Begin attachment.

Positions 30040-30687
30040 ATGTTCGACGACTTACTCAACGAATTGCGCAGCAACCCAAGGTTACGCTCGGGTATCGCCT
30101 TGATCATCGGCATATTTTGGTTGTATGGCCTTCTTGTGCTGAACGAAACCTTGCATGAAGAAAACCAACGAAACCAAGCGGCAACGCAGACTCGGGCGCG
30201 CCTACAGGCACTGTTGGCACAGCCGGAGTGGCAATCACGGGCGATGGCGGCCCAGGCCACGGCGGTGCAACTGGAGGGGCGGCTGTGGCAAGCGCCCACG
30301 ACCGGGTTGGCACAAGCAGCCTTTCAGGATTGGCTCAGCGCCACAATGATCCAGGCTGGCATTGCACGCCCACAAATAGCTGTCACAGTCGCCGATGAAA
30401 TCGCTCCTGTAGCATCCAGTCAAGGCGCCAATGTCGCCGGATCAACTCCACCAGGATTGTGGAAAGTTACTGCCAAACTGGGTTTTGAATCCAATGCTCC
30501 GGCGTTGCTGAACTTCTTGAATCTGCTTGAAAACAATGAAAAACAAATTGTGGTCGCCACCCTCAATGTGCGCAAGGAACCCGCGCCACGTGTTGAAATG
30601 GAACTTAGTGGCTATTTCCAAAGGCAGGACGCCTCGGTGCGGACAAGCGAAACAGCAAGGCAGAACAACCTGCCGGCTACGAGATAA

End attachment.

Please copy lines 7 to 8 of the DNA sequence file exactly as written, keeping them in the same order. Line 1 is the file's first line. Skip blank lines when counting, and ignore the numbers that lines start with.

30501 GGCGTTGCTGAACTTCTTGAATCTGCTTGAAAACAATGAAAAACAAATTGTGGTCGCCACCCTCAATGTGCGCAAGGAACCCGCGCCACGTGTTGAAATG
30601 GAACTTAGTGGCTATTTCCAAAGGCAGGACGCCTCGGTGCGGACAAGCGAAACAGCAAGGCAGAACAACCTGCCGGCTACGAGATAA